- Retail employment dipped from June to July 2019.However, year over year the industry is expected to grow at a rate of 2.11 percent.
Seattle is home to several retail giants—Amazon, Blue Nile and Zulily to name a few—who were responsible for much of the 5,200 retail jobs added in 2018. 3400 of these retail jobs were in the ‘other retail trade’ category which includes online retailers.
- In the Seattle-Bellevue-Everett metro area, the July 2019 unemployment rate sat at a low 3.6 percent compared to 3.9 percent in July 2018.
In the United States as a whole, however, unemployment was 4.1% on average in July 2018, dropping to 4% in July 2019..
- The average salary in Seattle of $63,120 is higher than the national average of $50,620, but not enough to keep up with the metro area’s cost of living.
To lure people away from cities where the cost of living is lower, companies have to offer above-average salaries. However, when the cost of living is above the national average, even high salaries sometimes aren’t enough. A study from GOBankingrates.com found that residents of Seattle earn a median household income $4,727 less than the income needed to cover necessities, savings and additional expenses.
- Employees in the Seattle-Tacoma-Bellevue Metropolitan Statistical Area had an average hourly wage of $31.44 in May 2018, about 26 percent above the nationwide average of $24.98
The average hourly wage for computer programmers in the Seattle area is $62.16 compared to $43.07 nationwide. This disparity is attributed to the high demand for engineering talent in the Seattle area. Amazon, just one example, currently lists some 4,500 software development openings in the greater Seattle area. Seattle companies are not only competing for talent with traditional tech cities, but also up-and-coming areas like Vancouver, Los Angeles, and Cleveland, some of which offer lower costs of living, making them more attractive to many in the tech industry. Companies operating on the Seattle job market will need to offer higher salary numbers to stay competitive.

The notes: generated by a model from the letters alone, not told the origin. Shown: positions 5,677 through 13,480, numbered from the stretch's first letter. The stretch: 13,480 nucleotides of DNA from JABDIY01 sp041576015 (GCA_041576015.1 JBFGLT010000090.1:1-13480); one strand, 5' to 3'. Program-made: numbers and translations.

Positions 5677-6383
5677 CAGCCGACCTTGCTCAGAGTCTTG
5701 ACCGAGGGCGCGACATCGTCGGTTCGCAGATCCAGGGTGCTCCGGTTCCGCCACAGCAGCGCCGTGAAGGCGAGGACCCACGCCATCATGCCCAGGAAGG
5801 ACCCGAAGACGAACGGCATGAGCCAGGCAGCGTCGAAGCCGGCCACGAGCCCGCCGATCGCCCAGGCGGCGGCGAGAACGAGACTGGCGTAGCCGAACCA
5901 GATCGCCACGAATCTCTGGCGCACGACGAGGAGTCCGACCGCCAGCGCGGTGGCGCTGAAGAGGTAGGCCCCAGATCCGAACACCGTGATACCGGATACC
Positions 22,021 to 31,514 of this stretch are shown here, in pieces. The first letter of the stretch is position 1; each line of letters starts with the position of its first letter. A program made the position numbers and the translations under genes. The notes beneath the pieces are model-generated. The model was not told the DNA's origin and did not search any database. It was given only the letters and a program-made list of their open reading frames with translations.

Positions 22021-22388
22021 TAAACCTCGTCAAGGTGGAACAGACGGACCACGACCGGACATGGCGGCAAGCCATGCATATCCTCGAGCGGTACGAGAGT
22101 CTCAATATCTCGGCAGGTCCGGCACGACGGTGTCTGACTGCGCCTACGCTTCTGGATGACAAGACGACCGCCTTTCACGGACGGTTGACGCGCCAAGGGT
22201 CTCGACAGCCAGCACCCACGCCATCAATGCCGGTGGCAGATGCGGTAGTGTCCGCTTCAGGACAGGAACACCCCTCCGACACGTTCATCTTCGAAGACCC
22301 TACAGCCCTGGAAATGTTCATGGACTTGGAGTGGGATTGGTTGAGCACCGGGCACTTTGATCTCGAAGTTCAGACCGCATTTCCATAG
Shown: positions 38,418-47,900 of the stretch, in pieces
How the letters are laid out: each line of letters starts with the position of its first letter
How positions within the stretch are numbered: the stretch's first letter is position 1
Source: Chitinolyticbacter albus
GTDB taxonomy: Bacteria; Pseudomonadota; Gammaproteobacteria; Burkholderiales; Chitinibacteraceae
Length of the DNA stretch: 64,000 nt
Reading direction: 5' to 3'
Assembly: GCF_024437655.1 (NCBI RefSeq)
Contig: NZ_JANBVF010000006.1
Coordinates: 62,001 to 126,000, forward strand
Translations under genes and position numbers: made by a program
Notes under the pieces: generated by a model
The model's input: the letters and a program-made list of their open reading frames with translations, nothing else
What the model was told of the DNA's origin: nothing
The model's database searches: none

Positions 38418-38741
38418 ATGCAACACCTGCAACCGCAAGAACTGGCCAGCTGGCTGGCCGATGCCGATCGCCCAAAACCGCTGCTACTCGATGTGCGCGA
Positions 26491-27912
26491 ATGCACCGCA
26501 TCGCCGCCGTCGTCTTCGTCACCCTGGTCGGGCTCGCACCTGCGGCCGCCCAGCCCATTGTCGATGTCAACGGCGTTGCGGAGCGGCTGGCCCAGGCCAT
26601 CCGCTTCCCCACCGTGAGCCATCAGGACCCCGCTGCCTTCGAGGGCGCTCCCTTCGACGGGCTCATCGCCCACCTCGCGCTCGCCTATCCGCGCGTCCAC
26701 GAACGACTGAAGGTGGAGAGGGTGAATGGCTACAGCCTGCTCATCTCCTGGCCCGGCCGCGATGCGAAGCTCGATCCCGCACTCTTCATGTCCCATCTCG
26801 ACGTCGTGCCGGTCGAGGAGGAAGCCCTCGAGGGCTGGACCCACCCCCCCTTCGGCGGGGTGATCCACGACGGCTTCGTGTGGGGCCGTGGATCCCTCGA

- It costs employers in the Pacific states of AK, CA, HI, OR, and WA an average of $41.27 per hour per employee, compared to the country’s average of $34.49.
This figure is the total of wages and salaries plus additional costs such as benefits, paid leave, insurance etc. The cost of operations will continue to challenge Seattle businesses with employee costs alone amounting to almost 20% more than the average across the country. With the high cost of office space and other operational necessities likely to remain high in Seattle, it’s going to stay one of the most expensive cities in the U.S. in which to do business. Just ask Amazon. With 53,500 local employees, the online retailer paid $9 billion to its workers last year.
There’s no doubt about it, the city is experiencing an unparalleled economic boom, fuelled largely by big tech companies’ rapid pace of new jobs in Seattle. This job growth has brought with it welcome prosperity to the region, but also challenges as the real estate required to accommodate this job growth has lagged, and transport infrastructure isn’t keeping up. People want to live in Seattle and companies want to do business in Seattle. There’s no end in sight to the city’s growth, with Amazon on the hunt for 10,000 new employees in the Seattle area by 2020 and Apple planning to employ more than 1,000 workers in Seattle by 2022.
The question remains, however, can Seattle maintain such a breakneck pace of growth? And if so, for how long?